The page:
In the judgment of 5th May 2022, case number C-179/21, the CJEU took the position on the scope of information about the goods which should be included in an offer by a seller selling though internet trading platforms such as Amazon.
The CJEU underlined that if the subject of the contractual relationship relates to goods manufactured by a person other than the trader, the obligation to provide information must encompass all the essential information relating to that goods concerned, so that the consumer may decide whether he or she wishes to be contractually bound to the trader.
The dispute in this particular case was the obligation to provide information on the manufacturer’s guarantee. In principle, all guarantees inherently linked to the goods, which includes the commercial guarantee offered by the manufacturer are main characteristics of the goods.
However, it does not mean that in each case information on the manufacturer’s guarantee must be in the description of the goods. It would be a disproportionate burden for the trader.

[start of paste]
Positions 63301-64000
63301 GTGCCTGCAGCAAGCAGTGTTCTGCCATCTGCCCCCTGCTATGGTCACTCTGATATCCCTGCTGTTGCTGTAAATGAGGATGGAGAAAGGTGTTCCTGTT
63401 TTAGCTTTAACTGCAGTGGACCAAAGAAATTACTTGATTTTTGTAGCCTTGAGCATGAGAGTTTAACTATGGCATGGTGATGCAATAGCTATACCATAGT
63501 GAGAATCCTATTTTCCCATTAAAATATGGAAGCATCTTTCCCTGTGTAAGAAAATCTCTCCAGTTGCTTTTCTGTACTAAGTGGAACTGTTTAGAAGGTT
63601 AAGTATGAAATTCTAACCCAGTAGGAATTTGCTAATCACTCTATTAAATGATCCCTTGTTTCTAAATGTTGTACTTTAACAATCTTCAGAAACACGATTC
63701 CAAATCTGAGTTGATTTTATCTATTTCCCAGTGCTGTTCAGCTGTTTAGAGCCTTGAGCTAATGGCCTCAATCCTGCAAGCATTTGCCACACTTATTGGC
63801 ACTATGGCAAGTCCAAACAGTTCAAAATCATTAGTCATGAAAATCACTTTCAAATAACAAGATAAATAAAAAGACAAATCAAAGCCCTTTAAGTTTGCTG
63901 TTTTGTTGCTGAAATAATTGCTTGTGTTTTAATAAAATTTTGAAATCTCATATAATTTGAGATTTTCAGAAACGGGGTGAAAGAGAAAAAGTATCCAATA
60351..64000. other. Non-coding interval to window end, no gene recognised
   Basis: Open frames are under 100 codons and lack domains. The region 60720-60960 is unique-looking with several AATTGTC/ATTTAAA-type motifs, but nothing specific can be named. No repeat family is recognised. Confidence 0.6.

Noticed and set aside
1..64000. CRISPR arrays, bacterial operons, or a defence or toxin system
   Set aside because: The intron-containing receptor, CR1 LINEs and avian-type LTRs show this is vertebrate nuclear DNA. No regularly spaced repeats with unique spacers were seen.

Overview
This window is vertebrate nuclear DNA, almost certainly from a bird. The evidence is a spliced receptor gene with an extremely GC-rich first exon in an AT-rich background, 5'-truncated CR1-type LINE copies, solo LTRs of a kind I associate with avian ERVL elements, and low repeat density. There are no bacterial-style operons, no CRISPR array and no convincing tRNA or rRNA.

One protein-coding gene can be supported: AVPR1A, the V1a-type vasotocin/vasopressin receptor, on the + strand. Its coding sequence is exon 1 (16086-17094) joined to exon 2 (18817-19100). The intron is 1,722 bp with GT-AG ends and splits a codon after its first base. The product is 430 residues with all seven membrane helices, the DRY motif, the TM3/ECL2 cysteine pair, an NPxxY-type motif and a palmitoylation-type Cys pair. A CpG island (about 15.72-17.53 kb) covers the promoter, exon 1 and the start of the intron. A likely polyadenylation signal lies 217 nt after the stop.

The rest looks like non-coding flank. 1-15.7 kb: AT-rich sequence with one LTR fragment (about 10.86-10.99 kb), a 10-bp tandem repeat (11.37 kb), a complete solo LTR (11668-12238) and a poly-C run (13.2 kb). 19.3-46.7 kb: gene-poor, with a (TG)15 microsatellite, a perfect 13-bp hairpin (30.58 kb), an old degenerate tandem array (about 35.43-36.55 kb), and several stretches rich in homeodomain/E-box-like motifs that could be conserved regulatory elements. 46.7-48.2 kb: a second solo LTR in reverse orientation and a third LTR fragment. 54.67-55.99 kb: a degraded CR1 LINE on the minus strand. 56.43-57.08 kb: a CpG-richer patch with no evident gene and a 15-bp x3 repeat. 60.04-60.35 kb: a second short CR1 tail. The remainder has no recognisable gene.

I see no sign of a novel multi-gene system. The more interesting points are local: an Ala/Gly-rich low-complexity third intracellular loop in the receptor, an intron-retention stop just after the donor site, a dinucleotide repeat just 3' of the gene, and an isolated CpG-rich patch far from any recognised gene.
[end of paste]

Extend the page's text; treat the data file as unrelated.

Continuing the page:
As part of the compromise to protect the consumer, the CJEU stated that the trader is required to inform the consumer before entering into a contractual relationship about the manufacturer’s commercial guarantee only where the consumer has a legitimate interest in obtaining information whether to enter into a contractual relationship with the trader. Such a legitimate interest is established where the trader makes the commercial guarantee granted by the manufacturer a central or decisive element of its offer especially if it is used for sales and to improve the competitiveness and attractiveness of its offer in comparison with its competitors’ offers.
While assessing the above issue, the following elements should be taken into consideration:
- content and general layout of the offer with regards to the goods concerned;
- the importance of referring to the manufacturer’s commercial guarantee for sales or advertising purposes
- the space occupied by that reference in the offer;
- the likelihood of mistake or confusion which that reference might trigger in the mind of the average consumer as to different rights which he or she may exercise under a guarantee or the real identity of the guarantor;
- explanations relating to other guarantees covering the goods concerned;
- any other element capable of establishing an objective need to protect the consumer.
– judgment of the CJEU of 5th May 2022, case C-179/21 “Victorinox”